The Cure Autism Now Foundation's newest major project, the Brain Development Initiative, aims to bring together many methods and scientists to capitalize on the findings of regional abnormalities in the development of white matter in the autistic brain. Lead by Dr. Martha Herbert of Massachusetts General Hospital, this initiative will explore the possible causes and consequences of white matter changes, relating measures of brain structure and function to neurochemistry and genetics. This work continues Cure Autism Now's focus on bridging research disciplines to fund innovative work that approaches autism in ways not previously contemplated.
Martha Herbert knows exactly what spurred her to work on autism. "It got under my skin," she explained. "I began to realize that this problem contained everything I've ever been interested in." For Herbert, "everything I've ever been interested in" is a lot of ground to cover. Specializing in pediatric neurology with a background in anthropology, she is fascinated by pure science, the culture that drives it and the application of scientific discoveries to alleviate human suffering.
Dr. Herbert's project is a perfect choice for Cure Autism Now in that her work not only promises to advance science and eventually the clinical treatment of autism, but it also has the potential to change the entire culture of autism research. From the beginning, CAN has worked to address the scientific culture and to breach barriers between institutions and disciplines that often threaten to block science from realizing its full potential. Cure Autism Now sees its role as not to simply supplement existing research approaches but to complement them, to identify the new strategies and sometimes risky investments whose payoff will allow treatments and prevention for autism to be discovered today rather than tomorrow.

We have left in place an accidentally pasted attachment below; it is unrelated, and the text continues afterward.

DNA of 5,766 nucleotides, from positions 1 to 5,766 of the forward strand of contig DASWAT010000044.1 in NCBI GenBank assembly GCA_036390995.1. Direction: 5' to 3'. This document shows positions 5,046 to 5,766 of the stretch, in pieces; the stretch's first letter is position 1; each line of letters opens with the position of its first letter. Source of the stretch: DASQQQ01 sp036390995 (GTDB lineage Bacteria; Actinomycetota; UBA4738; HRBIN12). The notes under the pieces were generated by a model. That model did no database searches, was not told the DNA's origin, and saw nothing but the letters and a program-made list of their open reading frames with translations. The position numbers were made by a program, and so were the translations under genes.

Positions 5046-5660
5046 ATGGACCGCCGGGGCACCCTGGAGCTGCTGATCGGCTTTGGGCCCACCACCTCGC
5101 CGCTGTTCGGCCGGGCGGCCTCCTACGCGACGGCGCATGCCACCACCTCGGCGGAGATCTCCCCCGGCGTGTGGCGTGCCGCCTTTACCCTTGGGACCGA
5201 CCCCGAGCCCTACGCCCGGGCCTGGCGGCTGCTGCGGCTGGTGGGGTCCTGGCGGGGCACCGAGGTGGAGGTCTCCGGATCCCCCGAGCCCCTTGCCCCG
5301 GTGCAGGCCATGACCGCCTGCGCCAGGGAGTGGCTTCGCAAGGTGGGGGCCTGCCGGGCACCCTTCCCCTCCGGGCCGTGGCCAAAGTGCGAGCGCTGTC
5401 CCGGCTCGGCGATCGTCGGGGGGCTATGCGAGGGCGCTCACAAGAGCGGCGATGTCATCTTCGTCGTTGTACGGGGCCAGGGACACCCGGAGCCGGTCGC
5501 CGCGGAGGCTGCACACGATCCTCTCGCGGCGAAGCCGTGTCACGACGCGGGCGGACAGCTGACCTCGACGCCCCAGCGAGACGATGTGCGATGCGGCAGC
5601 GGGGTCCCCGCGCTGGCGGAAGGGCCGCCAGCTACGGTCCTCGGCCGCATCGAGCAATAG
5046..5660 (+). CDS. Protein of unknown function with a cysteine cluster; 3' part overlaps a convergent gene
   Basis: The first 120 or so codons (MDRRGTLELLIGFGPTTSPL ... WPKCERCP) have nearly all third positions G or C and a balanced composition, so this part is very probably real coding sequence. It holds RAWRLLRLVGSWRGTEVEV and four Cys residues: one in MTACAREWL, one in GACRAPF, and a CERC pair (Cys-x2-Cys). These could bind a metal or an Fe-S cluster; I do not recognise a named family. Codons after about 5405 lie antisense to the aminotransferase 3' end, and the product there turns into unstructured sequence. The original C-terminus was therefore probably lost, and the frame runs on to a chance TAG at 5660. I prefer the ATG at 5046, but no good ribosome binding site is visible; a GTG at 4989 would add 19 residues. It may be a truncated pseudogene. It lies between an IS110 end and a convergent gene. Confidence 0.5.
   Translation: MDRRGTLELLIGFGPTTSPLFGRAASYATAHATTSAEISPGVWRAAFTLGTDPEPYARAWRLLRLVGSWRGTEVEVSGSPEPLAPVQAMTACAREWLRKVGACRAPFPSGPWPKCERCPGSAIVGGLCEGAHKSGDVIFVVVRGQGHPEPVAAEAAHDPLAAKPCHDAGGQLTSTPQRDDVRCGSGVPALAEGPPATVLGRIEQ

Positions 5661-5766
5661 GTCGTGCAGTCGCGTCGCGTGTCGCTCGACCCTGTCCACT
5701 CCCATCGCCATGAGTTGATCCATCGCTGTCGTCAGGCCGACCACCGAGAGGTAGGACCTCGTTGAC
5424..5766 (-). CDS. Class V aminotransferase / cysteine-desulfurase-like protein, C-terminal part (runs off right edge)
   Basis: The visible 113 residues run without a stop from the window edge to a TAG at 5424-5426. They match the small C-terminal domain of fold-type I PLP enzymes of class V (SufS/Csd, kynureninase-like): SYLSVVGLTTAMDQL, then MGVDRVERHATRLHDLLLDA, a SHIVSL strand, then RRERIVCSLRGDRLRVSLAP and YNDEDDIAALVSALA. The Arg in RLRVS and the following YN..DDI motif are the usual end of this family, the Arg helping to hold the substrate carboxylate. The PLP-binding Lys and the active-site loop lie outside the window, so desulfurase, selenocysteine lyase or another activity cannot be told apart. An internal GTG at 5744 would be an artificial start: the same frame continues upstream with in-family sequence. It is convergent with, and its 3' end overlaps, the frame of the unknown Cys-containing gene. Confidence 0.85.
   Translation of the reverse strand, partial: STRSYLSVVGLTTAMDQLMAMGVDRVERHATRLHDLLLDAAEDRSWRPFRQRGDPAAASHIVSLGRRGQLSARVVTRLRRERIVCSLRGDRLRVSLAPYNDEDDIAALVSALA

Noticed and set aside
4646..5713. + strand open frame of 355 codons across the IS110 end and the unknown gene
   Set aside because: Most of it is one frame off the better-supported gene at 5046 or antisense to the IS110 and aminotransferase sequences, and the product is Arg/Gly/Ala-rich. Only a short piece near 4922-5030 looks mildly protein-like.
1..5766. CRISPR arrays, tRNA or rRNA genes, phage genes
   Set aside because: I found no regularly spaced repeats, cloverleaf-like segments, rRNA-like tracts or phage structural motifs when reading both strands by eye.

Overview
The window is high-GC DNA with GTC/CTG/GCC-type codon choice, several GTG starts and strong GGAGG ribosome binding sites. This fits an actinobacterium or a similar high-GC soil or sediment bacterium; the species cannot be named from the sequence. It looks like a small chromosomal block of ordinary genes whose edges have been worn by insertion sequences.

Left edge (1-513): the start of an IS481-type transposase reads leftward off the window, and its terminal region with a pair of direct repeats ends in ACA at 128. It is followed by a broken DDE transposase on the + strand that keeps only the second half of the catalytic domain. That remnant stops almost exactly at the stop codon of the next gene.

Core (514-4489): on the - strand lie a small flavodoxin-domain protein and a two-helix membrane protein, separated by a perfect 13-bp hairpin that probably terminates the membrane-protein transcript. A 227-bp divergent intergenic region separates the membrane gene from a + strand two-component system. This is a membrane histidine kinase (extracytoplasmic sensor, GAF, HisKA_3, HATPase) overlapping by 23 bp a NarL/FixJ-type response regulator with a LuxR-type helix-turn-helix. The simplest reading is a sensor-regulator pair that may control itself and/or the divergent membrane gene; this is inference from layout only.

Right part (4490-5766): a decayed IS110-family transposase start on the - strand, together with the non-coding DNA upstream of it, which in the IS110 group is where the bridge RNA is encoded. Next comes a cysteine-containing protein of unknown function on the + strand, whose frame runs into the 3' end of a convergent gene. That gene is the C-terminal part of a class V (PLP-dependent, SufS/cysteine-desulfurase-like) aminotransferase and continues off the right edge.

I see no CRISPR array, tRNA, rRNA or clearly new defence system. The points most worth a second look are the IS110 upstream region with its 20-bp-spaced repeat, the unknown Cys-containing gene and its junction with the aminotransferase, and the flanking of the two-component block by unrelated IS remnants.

Science is by nature a cautious and conservative discipline, and can sometimes be its own worst enemy when it comes to considering new ways of thinking. "There is no time to be conservative," says Dr. Herbert, when it comes to exploring these new paradigms.
The Brain Development Initiative takes its impetus from a confluence of recent findings on the timing of brain development in autism. Although it's become well known during the past few years that children with autism have abnormally large brains in early childhood, it's still unclear just what this observation may be telling us. Is it the brain overgrowth that causes development to go haywire, or is the overgrowth itself a response to some other, less obvious problem? In other words, is an overgrown brain a cause or an effect? And just what part or parts of the brain are abnormal?